Locust Point

Bounded on the west by Lawrence St. and on the north, east and south by the Patabsco River, Locust Point is a peninsular neighborhood that has remained largely untouched by the development sweeping through much of Baltimore. With two glaring exceptions —the chic Silo Point condominiums and the Class "A" Tide Point business campus, both on the north bank — Locust Point remains what it has been for generations: a close community of small, lawnless brick rowhouses, where residents hang their laundry to dry outside, tend the odd backyard rosebush and congregate at whichever local pub has earned their fierce loyalty.

The prize of Locust Point is Fort McHenry National Monument and Historic Shrine, the site of the 1814 Battle of Baltimore that prompted Francis Scott Key, watching American troops defend the fort from a British bombardment, to pen the Star-Spangled Banner (the first stanza of which became the lyrics of the national anthem). In addition to touring the fort, visitors can attend tattoo ceremonies and flag programs, watch presentations, participate in bird walks, and picnic on the expansive grounds surrounded by stunning water vistas.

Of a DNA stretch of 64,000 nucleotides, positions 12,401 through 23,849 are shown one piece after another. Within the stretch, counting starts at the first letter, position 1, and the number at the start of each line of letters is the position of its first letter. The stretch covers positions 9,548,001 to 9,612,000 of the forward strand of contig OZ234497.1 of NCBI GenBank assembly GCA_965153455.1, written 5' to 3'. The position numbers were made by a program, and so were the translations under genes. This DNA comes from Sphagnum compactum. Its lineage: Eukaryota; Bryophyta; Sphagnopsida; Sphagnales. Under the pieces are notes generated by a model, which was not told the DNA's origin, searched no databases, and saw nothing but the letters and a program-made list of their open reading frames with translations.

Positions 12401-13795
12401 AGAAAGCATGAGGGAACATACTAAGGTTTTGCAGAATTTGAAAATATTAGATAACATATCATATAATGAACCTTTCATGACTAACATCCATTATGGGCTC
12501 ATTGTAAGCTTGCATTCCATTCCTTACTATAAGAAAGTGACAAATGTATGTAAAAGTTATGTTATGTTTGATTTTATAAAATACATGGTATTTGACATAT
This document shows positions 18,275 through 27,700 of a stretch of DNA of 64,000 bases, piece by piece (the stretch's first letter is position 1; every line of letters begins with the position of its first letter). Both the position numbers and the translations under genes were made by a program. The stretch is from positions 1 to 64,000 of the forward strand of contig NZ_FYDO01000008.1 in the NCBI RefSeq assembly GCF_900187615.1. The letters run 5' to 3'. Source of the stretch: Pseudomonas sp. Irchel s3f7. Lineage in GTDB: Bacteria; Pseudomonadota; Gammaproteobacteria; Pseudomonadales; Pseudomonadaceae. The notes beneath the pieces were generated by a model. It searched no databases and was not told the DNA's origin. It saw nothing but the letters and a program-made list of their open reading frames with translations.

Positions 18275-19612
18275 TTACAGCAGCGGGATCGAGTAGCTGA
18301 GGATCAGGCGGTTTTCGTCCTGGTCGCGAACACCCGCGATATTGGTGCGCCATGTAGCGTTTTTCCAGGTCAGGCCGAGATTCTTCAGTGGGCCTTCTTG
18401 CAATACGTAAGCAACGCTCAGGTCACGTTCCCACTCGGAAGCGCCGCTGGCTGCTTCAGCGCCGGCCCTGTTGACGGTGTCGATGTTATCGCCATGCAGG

Historically a blue-collar neighborhood and a center of Baltimore's Polish-, Italian-, and Irish-American communities, Locust Point has long attracted commercial interests. It was home to a Coca Cola syrup plant, a Proctor & Gamble soap plant, and Indiana Grain silos, and still boasts a Domino Sugar refinery and the world headquarters of Phillips Foods. The neighborhood got an economic boost when athletic apparel company Under Armor set up its headquarters at Tide Point, where it employs hundreds.

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